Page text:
The organization of the luminescent organ of an adult firefly has been studied with the electron microscope, and particular attention has been given to the disposition of nerve terminals within the organ. The cytological structure of the cells of the tracheal system, the peripheral and terminal axons, the photocytes and the cells of the dorsal ("reflecting") layer is described. Previous observations on the peripheral course of nerve branches alongside the tracheal trunks at the level of the dorsal layer and photocyte epithelium have been confirmed, and specialised nerve endings containing axoplasmic components structurally identical with "synaptic vesicles" and "neurosecretory droplets" have been identified, not in association with the surface of the photocytes, but lying between the apposed surfaces of two components of the tracheal epithelium: the tracheal end-cell and the tracheolar cell. These cytological findings are discussed in terms of available biochemical and physiological evidence concerning the mechanism of light emission in the firefly, especially with respect to the possible role of chemical "transmitter" action in triggering a response in a luminescent effector system.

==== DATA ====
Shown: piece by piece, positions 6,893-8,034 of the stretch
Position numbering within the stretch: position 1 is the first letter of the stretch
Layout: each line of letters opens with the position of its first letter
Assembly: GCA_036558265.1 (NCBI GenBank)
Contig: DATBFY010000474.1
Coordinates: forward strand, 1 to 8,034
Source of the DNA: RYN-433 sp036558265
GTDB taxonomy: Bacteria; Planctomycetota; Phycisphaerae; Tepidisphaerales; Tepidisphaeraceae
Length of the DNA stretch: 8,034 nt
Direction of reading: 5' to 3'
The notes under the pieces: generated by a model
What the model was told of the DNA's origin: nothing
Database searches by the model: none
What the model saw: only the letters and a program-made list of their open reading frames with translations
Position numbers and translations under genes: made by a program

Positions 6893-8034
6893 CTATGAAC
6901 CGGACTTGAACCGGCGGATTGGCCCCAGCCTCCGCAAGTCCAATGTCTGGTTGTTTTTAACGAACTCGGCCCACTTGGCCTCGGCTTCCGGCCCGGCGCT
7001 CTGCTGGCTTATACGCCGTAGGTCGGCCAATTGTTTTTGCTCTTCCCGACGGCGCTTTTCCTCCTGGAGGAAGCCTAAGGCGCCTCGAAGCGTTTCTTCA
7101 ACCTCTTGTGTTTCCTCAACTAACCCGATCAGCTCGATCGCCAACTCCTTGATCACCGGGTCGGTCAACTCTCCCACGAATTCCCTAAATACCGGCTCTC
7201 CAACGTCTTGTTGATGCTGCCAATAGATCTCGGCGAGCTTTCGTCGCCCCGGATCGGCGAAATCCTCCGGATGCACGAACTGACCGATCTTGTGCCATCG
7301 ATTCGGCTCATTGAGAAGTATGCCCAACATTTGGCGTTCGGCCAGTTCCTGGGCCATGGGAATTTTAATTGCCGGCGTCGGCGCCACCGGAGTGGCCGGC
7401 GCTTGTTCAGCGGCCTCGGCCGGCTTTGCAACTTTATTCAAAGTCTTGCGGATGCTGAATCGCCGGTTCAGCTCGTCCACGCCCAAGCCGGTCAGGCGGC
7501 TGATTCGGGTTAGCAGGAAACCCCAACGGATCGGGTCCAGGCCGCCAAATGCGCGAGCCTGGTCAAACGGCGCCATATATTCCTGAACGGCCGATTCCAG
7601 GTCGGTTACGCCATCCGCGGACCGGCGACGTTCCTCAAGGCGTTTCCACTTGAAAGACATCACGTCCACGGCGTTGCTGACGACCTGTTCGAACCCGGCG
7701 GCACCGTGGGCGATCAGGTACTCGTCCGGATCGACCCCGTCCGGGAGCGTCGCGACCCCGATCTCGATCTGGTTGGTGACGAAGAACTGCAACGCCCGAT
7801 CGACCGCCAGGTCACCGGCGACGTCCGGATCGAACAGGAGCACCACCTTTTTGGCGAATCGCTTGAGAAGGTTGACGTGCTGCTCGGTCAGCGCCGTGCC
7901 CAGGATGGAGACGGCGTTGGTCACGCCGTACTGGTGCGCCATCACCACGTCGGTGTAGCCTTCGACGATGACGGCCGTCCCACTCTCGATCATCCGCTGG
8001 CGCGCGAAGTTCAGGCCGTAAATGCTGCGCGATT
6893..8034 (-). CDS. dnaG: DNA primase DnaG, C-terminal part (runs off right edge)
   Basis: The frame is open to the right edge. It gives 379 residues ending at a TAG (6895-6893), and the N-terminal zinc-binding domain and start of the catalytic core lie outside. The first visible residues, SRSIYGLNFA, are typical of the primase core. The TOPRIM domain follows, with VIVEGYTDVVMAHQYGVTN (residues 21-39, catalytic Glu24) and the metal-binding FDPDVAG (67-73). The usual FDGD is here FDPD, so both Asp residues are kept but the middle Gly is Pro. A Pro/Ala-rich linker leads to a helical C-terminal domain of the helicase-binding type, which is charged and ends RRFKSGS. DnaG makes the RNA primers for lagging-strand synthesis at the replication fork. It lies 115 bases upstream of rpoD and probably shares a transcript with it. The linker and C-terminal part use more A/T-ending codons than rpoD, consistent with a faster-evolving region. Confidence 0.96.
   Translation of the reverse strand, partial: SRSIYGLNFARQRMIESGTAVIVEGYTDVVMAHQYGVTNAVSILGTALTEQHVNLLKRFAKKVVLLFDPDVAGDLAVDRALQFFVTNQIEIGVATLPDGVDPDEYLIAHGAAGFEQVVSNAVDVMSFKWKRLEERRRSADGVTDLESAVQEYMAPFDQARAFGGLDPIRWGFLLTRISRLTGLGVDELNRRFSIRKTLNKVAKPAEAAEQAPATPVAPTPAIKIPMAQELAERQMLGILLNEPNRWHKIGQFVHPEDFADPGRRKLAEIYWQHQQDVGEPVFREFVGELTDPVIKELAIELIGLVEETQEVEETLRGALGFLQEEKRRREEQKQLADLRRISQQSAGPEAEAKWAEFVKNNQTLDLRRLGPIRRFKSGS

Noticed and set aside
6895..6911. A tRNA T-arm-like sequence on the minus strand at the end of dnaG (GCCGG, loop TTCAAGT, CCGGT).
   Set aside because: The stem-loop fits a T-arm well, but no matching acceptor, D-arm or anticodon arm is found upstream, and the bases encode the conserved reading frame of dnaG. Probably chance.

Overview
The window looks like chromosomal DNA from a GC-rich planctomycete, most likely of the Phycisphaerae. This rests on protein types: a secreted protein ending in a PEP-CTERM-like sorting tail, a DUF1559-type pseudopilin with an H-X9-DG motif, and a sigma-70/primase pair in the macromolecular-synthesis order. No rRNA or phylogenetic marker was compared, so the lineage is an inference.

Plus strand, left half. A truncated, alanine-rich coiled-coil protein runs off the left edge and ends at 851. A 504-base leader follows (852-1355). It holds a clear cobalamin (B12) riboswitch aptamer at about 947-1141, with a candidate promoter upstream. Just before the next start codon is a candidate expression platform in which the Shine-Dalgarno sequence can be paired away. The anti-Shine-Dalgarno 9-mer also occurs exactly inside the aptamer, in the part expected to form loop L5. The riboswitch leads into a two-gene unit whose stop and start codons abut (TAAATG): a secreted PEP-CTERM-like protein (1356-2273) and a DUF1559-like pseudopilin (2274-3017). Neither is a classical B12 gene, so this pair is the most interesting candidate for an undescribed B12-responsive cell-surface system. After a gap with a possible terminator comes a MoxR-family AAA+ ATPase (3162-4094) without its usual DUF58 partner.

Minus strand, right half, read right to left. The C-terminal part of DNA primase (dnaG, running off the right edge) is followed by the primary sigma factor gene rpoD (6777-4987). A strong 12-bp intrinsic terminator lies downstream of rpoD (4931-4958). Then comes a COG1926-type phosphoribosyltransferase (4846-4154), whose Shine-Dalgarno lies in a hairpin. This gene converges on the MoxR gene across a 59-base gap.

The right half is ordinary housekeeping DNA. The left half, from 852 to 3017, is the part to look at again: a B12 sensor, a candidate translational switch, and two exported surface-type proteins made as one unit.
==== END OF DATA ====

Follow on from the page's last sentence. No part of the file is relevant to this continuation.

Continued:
Article| February 01 1963
THE ORGANIZATION AND INNERVATION OF THE LUMINESCENT ORGAN IN A FIREFLY, PHOTURIS PENNSYLVANICA (COLEOPTERA)
David S. Smith
From The Rockefeller Institute, New York, and the Department of Zoology, University of Cambridge, England.
Dr. Smith's present address is the University of Cambridge
Received: August 20 1962
Online ISSN: 1540-8140
Print ISSN: 0021-9525
Copyright, 1963, by The Rockefeller Institute Press
David S. Smith; THE ORGANIZATION AND INNERVATION OF THE LUMINESCENT ORGAN IN A FIREFLY, PHOTURIS PENNSYLVANICA (COLEOPTERA) . J Cell Biol 1 February 1963; 16 (2): 323–359. doi: https://doi.org/10.1083/jcb.16.2.323
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